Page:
Noninflammatory disorder of the peripheral retinal vessels with recurrent vitreous and retinal haemorrhages giving sudden visual impairment. Occur in stress situation, after trauma, or after awakening. Most cases are spontaneous and unilateral (not posttraumatic). Begins with periphlebitis retinae. There is sudden loss of vision usually in one eye, or vision impairment (scotoma, floating spots). Occasionally associated with neovascularisation, haemorrhage, vascular obliteration, vascular sheathing, ataxia, paresthesiasis, speech disorder. Progressive condition with improvements and recurrences. Prevalent in second and third decades of life. Etiology unknown
The disease picture was probably described before Eales by the Dutch physician Adrien Christopher van Trigt (1825-1864). The work listed below is the only one found by Trigt on ophthalmology, so that is probably where he described it. Learn some Latin and see for yourself.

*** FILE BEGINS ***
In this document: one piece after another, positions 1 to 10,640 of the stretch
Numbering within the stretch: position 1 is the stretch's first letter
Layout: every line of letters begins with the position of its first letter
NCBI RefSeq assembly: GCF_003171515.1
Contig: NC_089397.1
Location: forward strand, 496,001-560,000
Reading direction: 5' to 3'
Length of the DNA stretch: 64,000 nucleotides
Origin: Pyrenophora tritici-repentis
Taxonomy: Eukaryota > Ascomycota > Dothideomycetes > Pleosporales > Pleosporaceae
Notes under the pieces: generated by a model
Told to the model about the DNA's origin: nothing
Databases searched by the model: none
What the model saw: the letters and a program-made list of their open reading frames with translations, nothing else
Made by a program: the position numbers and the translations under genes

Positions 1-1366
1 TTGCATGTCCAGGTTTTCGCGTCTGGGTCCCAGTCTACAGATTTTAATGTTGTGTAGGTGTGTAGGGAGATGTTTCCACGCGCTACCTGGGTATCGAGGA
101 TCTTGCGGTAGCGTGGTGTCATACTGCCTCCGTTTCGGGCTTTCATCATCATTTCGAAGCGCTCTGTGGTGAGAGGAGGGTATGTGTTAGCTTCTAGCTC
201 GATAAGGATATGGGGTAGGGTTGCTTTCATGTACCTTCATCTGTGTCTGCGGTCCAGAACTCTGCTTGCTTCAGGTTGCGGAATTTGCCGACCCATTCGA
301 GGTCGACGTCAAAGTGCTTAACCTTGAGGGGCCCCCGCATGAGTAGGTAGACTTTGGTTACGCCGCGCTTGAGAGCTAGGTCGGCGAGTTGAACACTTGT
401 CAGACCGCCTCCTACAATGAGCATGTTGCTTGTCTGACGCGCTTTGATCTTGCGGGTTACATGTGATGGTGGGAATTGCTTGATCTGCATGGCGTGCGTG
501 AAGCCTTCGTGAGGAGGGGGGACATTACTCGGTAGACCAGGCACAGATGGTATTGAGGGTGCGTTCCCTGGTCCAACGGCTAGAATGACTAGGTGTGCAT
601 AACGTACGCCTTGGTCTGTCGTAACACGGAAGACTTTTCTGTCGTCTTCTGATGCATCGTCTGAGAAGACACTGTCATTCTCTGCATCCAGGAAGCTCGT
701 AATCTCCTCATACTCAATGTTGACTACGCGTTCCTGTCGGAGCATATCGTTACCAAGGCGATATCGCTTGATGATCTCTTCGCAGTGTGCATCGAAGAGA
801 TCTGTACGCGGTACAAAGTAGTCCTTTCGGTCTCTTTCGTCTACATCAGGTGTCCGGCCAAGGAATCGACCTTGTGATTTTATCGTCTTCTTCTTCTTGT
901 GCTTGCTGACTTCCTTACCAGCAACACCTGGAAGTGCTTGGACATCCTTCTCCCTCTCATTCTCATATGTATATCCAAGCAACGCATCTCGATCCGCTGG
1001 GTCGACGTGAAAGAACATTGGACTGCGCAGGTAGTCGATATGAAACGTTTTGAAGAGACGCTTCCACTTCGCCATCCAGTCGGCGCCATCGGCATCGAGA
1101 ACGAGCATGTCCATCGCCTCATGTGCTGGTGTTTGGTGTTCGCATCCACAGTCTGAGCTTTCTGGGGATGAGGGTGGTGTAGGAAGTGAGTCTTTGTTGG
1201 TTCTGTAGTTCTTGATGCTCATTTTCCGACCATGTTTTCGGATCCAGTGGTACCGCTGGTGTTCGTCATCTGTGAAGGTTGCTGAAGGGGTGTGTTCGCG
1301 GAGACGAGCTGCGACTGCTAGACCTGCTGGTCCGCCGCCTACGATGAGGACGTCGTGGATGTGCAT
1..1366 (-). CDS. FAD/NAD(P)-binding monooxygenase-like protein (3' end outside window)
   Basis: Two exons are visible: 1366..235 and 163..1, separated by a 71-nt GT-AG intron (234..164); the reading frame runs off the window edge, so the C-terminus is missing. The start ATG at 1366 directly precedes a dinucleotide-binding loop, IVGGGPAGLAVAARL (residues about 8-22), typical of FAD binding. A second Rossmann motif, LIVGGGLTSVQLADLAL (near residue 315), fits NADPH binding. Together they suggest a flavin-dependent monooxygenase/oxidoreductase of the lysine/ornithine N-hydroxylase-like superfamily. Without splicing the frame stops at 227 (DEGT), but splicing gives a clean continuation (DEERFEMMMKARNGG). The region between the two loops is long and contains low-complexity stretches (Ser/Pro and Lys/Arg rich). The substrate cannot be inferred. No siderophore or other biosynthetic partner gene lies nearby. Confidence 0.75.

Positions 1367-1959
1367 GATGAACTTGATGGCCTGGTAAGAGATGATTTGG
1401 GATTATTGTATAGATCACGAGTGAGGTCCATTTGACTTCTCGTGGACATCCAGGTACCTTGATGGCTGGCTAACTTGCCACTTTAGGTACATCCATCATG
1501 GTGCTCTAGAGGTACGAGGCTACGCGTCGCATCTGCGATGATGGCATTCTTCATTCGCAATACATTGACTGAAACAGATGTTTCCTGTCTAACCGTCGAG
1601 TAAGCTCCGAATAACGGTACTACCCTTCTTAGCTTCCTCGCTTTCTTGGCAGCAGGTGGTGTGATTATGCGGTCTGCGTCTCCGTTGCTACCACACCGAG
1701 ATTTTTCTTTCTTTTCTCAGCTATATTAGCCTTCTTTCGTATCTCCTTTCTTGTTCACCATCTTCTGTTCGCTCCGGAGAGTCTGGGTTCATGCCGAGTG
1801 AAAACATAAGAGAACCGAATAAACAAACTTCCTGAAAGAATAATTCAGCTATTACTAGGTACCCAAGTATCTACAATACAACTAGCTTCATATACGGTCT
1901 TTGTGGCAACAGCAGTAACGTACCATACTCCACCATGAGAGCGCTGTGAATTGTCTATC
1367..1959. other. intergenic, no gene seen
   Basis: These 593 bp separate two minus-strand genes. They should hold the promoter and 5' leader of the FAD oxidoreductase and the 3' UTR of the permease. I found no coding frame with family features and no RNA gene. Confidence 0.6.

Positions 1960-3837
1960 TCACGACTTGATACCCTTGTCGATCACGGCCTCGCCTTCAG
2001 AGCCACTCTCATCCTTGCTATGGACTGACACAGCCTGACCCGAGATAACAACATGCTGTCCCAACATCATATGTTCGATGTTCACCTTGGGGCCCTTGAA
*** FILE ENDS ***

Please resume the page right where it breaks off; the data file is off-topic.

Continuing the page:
- A. C. van Trigt:
Dissertatio ophthalmologica inauguralis de speculo oculi.
Trajecti ad Rhenum, P. W. van de Weijer, 1853.
Contains the first printed illustrations of the fundus of the eye.
- H. Eales:
Cases of retinal haemorrhage, associated with epistaxis and constipation.
Birmingham Medical Review, 1880, 9: 262-273.